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J Steroid Biochem Mol Biol. 2013 Jul;136:330-2. doi: 10.1016/j.jsbmb.2012.11.015. Epub 2012 Dec 7.

Vitamin D status predicts hand-grip strength in young adult women living in Auckland, New Zealand.

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1
Institute of Food, Nutrition and Human Health, Massey University, Private Bag, 102 904 North Shore Mail Centre, Auckland, New Zealand. p.r.vonhurst@massey.ac.nz

Abstract

The identification of the vitamin D receptor (VDR) in skeletal muscle tissue and research in muscle strength and development in VDR-null mice confirms a role for vitamin D in muscle function. The relationship between muscle strength and vitamin D status has been explored to some degree in older populations with regard to fall prevention, but there has been very little research in younger adults. This cross-sectional study considered the predictors of muscle strength in 137 young women (19-29 years) living in New Zealand. The following measurements were taken in the latter months of winter: plasma 25OHD, dominant (HGD) and non-dominant hand-grip (HGND) strength (hand-grip dynamometer), counter measure jump, and recreational physical activity (RPA) assessed from a recent physical activity questionnaire (RPAQ). Dietary intake was measured with a four-day food diary, and body composition using air displacement plethysmography. This was a relatively inactive group of women; total RPA ranged from 0 to 3.93h per week, mean (SD) 0.86(0.74) h, approximately 50% comprised outdoor activities. Mean 25OHD was 54(28)nmol/l, HGD and HGND were significantly different (t=6.049, p<0.001) at 27.3(5.8) and 25.6(5.7)kg respectively. Total RPA and 25OHD were entered into a linear regression model with handgrip strength as the dependent variable (Model R(2)=0.11, p=0.001 non-dominant, R(2)=0.13, p<0.001 dominant). Serum 25OHD was significantly associated with HGD (B(SE)=0.05(0.02), p=0.016) and HGND (B(SE)=0.04(0.02), p=0.019), independent of recreational physical activity. Recreational activity had an association with both hand-grip strength and serum 25OHD, and when each were adjusted to remove this association, 25OHD accounted for 4.3% of HGND and 4.5% of HGD. These results suggest that vitamin D status does have a small but significant association with hand-grip strength in this group of young women. Further investigation in this age group with a randomised controlled trial is justified. This article is part of a Special Issue entitled 'Vitamin D Workshop'.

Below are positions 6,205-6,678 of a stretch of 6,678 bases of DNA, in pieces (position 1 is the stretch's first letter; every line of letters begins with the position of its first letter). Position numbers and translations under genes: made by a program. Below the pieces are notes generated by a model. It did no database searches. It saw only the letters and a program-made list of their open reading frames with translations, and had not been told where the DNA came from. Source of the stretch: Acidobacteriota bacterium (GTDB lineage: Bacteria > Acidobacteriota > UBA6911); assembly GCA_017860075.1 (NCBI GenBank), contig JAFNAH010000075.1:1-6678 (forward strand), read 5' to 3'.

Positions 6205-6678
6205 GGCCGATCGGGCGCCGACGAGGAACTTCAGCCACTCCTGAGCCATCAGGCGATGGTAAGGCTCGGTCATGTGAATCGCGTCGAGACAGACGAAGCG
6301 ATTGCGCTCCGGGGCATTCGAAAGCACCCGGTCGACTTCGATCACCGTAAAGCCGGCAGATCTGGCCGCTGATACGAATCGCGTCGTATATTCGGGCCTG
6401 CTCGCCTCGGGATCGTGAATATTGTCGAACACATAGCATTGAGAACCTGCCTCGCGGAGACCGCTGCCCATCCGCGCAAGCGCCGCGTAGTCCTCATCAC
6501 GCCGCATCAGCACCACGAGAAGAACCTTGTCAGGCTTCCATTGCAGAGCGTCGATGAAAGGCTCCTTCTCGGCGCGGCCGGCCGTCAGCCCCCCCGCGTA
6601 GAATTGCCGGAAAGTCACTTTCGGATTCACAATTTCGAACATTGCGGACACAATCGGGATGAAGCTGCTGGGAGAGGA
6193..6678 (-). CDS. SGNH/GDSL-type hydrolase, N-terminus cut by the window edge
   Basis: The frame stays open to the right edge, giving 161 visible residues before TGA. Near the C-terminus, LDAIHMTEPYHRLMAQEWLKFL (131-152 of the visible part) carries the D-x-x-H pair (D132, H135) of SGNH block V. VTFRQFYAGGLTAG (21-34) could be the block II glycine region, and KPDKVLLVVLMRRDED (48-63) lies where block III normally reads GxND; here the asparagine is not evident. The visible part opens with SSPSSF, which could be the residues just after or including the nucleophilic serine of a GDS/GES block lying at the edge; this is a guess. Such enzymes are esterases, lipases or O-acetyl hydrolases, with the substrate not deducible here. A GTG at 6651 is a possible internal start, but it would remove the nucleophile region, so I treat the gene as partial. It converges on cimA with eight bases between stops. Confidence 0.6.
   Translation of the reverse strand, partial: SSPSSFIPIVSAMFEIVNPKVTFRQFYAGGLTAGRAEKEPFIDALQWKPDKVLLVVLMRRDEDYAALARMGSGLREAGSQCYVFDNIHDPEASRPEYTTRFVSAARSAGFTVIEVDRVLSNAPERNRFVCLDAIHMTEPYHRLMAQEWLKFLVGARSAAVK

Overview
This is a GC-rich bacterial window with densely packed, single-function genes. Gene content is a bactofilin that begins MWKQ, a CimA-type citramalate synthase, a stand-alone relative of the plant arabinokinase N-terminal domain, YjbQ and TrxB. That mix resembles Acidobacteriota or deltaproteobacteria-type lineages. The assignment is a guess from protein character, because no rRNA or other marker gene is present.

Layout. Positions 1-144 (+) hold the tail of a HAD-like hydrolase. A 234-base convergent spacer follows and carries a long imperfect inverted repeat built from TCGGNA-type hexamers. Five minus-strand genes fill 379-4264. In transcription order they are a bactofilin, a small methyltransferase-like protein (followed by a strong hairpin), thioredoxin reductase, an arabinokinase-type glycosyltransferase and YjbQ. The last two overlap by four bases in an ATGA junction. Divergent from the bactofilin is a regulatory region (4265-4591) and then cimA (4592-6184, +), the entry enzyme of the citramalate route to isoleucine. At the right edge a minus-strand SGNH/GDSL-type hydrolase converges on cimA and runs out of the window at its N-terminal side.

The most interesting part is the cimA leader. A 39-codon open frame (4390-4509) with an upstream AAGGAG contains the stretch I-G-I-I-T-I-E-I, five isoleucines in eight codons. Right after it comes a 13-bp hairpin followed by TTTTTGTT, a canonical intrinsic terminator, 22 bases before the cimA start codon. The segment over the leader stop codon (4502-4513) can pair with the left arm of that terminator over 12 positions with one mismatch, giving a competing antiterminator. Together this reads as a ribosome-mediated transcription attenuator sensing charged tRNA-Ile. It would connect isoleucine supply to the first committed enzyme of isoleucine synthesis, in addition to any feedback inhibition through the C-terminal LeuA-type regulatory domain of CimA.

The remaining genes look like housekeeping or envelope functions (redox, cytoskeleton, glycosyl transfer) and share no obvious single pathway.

PMID:
23220545
DOI:
10.1016/j.jsbmb.2012.11.015
[Indexed for MEDLINE]
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